(I will probably finish the game tomorrow morning. I expect to log another 10 hours or so, from my current time of 53+ hours, and that should close it out. Having looked at various guides and done some research, I’ve already decided to go with the ‘Good’ ending and not the ‘True’ one (it would mean more time to grind and several additional boss battles). So, I fully expect to post my last entry in this series tomorrow night. Yay!)
Day 6 Recap:
Tired Dan is tired
Here’s the thing about logging upwards of ten hours of playing per day: you are playing the same game for nearly ten hours per session. It’s obvious, sure, but it is also a sizable commitment to getting through a large chunk of content. It’s also something I haven’t done in a very long time. Something I didn’t think I would either be able to or even consider doing again.
I tell the stories sometimes, whenever the time rolls around to talk about spending long hours playing games, of how I played through every single level in Super Mario Bros. 3 in a single eight hour session when I was much younger. I mention that, having bought BioShock 2 the day it came out, I took it out of its case, put it in the Xbox 360 system, and finished it 13 hours later without turning the system off once and only taking two quick bio-breaks.
The reactions to such reveals, and the same with this series too, always fall into two categories. Either people try to top my insane devotion with tales of their own, or they get this look on their face that tells me they think I’m a bit crazy. Too much playing. Too much. Sometimes even those words are spoken before they shake their head at me. Silly Dan.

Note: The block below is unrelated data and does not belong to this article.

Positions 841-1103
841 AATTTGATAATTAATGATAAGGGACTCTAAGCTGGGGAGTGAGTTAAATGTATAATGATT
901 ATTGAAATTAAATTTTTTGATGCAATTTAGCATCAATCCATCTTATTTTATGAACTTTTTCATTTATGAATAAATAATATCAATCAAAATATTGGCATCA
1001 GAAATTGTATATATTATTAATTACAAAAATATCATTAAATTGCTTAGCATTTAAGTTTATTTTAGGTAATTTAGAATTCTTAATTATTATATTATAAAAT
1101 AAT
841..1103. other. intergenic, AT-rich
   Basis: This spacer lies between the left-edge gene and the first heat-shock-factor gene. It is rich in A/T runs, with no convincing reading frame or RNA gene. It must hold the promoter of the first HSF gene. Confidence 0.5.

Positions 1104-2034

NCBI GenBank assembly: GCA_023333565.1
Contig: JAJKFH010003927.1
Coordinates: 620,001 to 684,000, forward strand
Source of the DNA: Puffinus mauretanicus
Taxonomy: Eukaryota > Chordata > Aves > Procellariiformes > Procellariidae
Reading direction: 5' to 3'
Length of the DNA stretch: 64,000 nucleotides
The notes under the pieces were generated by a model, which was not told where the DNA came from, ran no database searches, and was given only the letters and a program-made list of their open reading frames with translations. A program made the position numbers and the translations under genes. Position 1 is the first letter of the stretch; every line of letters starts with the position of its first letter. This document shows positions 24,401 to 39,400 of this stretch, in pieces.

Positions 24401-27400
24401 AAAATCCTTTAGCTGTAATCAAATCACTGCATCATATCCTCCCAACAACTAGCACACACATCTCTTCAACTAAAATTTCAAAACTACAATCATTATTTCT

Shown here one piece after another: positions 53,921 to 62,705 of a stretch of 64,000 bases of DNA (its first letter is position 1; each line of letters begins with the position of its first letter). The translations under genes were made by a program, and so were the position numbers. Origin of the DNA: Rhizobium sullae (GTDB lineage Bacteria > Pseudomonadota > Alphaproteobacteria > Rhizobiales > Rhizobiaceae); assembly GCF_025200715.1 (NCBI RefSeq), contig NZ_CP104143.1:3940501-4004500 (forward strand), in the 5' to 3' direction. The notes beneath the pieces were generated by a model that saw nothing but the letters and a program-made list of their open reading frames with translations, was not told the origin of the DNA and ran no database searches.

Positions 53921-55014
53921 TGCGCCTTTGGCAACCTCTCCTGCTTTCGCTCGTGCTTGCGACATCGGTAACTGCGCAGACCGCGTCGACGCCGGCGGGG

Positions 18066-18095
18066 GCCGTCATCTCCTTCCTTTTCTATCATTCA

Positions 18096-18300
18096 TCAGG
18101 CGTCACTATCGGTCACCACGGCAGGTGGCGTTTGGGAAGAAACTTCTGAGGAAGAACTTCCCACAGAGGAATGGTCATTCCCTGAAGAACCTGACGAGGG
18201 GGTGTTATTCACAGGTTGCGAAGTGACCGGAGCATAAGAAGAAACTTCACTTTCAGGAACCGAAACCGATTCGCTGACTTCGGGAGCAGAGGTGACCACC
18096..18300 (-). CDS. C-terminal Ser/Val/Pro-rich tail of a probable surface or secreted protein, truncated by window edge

Most of the time, I don’t care too much about that response. If I were to count how much time they spend doing something, like watching TV or on Facebook, it would probably be as many hours, maybe even more. Mine, though, is just more condensed in one sitting. And it’s also, in my often proud declarations of the accomplishments, ripping away the denial we use to cover such time-wasting.
Because, I’ll be honest here: yes, a part of me sees playing video games that way. As me wasting my time. I always have more books to read. Or words to write. Even some code to try out. There are always future goals and prototypes I would like to play with at some point. I could always do more to help people, both in physically volunteering my time, as I used to do, or just writing more guides, I know.
Yet, I play video games to spend time, to “waste” it.
That’s not to write, either, that I don’t enjoy my time. I often do. There are games I quite love, some I even revisit to indulge in nostalgia and return to the lands of my youth. I like those places, to see both known and new characters alike, and even to adventure into unknown places and practice foreign rituals and mechanics. It allows me an understanding of people I will never be and problems I might not ever see. That’s all good.
But there is this uneasiness in the act for me. Some gnawing guilt. The fear that I might be devoting my life to trivialities.
Perhaps, since my birthday was this week, that is just my insecurities acting up again though. Whenever I consider my age, now 28, and what I see many of people I know doing, of seeming to be happy about their life, even while I know the picture of now frozen smile was but a fleeting moment in reality’s time, I get jealous. Maybe, if I didn’t spend so much time invested in playing, writing about, or even making games, I could have that too. It’s got to be video games, and not my own neuroses, holding me back. Gotta be.